Report: RIPEC calls on state to distribute education funds among underfunded school districts hit hard by pandemic

School Desk

PROVIDENCE, R.I. (WLNE) — The Rhode Island Public Expenditure Council is calling on the state to reevaluate how it distributes education funds among school districts most impacted by the coronavirus pandemic.

A spokesperson for RIPEC said that education is the state’s biggest expense.

In 2010, the state implemented a 10-year “funding formula” to distribute aid to public schools. That was based on four elements, including:

  • Using regional date on the cost of core educational expenses to calculate a per pupil core instructional cost
  • For families at or below 185% of the federal poverty line, a 40% Student Success Factor bonus is added to the cost
  • The state funds a share of every district’s total foundational cost according to a formula that counts for property wealth and students in pre-K through 6th living in poverty
  • Funding following students through schools and districts

After a decade of the formula being in-place, RIPEC found that it worked to put more state aid toward education, but they’ve noticed inequities on how those funds are being spent.

Districts with higher level of students living in poverty — including Pawtucket, Central Falls, and Woonsocket — experienced “low total per pupil expenditures.”

“For FY 2020, Pawtucket and Woonsocket respectively spent $822 and $1,526 less per pupil on core expenses than the amount needed to reach the total foundational cost determined through the funding formula,” said RIPEC.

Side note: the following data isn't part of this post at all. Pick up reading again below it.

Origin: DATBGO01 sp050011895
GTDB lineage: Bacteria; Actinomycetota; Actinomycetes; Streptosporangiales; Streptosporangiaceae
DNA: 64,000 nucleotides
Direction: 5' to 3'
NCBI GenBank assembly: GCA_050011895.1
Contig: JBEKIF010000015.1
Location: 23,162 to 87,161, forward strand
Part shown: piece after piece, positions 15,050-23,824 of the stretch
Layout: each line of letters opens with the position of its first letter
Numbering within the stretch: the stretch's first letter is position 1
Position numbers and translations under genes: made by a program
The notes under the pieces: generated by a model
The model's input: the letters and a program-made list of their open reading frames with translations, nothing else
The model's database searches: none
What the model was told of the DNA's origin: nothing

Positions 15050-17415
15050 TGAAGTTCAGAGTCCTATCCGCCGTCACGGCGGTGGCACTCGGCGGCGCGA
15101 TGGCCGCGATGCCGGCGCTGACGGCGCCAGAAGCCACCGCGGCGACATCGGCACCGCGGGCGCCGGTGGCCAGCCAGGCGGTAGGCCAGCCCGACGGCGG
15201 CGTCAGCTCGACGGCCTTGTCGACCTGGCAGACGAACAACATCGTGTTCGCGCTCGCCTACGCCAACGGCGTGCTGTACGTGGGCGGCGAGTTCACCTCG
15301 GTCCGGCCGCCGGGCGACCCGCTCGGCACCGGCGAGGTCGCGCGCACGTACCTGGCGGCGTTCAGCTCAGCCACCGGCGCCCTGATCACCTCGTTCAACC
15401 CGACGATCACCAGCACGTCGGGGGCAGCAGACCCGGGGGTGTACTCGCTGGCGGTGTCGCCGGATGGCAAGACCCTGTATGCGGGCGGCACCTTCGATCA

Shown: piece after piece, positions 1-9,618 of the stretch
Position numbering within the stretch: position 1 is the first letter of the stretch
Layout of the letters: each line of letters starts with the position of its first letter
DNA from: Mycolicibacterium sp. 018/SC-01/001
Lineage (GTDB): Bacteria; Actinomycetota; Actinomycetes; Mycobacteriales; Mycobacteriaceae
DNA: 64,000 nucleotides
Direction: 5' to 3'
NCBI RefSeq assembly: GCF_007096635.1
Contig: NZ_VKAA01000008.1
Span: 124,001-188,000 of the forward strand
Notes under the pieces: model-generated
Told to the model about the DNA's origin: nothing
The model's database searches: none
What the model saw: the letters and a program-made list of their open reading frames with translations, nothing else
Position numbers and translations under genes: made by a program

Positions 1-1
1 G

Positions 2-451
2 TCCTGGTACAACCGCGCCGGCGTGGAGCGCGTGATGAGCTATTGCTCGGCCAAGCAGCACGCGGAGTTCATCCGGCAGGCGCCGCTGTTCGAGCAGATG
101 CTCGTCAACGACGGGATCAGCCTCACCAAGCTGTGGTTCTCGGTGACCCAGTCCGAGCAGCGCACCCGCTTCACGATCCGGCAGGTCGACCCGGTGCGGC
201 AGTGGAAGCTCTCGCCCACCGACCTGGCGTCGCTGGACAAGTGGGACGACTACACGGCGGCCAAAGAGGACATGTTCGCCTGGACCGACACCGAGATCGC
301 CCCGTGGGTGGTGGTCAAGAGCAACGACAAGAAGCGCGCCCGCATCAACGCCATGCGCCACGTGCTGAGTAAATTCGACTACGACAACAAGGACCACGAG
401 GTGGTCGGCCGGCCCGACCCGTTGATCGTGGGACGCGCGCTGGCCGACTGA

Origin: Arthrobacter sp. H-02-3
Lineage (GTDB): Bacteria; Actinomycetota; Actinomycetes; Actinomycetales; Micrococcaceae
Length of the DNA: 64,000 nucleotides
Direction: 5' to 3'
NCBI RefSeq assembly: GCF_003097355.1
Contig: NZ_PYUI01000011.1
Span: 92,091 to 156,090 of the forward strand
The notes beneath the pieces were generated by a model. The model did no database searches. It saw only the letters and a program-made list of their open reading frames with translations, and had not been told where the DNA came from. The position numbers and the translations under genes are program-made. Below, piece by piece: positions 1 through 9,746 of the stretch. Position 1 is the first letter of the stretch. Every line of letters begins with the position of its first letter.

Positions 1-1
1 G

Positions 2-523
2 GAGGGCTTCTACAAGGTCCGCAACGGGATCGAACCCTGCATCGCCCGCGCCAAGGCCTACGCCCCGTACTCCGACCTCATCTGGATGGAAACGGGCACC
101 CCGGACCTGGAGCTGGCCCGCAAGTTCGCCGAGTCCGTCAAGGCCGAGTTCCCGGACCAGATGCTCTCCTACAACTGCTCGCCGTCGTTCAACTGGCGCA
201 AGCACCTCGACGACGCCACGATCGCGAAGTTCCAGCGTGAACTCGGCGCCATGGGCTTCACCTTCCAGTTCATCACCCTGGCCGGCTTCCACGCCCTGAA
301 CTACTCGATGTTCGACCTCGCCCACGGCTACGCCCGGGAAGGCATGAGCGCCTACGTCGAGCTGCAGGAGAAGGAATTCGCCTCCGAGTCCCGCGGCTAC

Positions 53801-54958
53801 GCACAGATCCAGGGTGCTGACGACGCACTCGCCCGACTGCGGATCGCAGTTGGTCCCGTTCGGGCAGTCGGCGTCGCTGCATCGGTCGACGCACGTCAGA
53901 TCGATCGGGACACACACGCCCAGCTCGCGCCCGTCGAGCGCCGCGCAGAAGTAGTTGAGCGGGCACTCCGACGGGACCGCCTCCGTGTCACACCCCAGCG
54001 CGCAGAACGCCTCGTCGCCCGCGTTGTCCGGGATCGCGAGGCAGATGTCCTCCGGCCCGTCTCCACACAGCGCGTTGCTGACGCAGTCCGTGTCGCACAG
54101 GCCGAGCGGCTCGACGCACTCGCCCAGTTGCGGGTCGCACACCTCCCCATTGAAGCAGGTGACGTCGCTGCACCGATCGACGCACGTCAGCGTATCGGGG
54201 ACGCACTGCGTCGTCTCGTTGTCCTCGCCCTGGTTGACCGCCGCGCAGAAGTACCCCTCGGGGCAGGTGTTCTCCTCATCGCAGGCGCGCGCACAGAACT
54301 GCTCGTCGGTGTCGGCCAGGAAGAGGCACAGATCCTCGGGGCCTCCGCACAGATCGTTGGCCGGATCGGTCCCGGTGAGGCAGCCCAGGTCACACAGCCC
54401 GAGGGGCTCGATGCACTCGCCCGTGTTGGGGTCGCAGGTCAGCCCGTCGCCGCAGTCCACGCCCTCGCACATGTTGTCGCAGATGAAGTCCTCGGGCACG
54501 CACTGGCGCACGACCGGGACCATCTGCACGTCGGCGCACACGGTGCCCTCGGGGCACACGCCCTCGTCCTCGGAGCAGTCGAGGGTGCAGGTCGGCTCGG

Throughout the pandemic Rhode Island school districts received millions of dollars in federal aid to address the existing inequities, exacerbated by changes to schools during COVID-19.

“From March 2020 to March 2021, Rhode Island public school were given $581.5 million in additional federal funding. While 20 percent of these funds must be used to address the learning loss which resulted  from pandemic-related distributions to in-person school, there are few other requirements tied to the spending of these funds,” said RIPEC.

In a report released Wednesday, RIPEC suggested:

  • The state should continue to increase its share of total education revenue
  • Further state aid should be targeted to support disadvantaged communities
  • The state should strengthen local maintenance of effort requirements to ensure that state funding supplements, rather than supplants, local funding
  • Dictionary funding tied to school improvement should be allocated to RIDE
  • Federal pandemic relief funds should be used strategically to maximize the impact on student learning
  • The state’s constitution should be amended to include a judicially enforceable guarantee to a meaningful and adequate guarantee

RIPEC noted in the report that the state’s education system isn’t being approached with urgency and it is approaching a “state of crisis.”

Click here to read the full report.

Categories: News, Rhode Island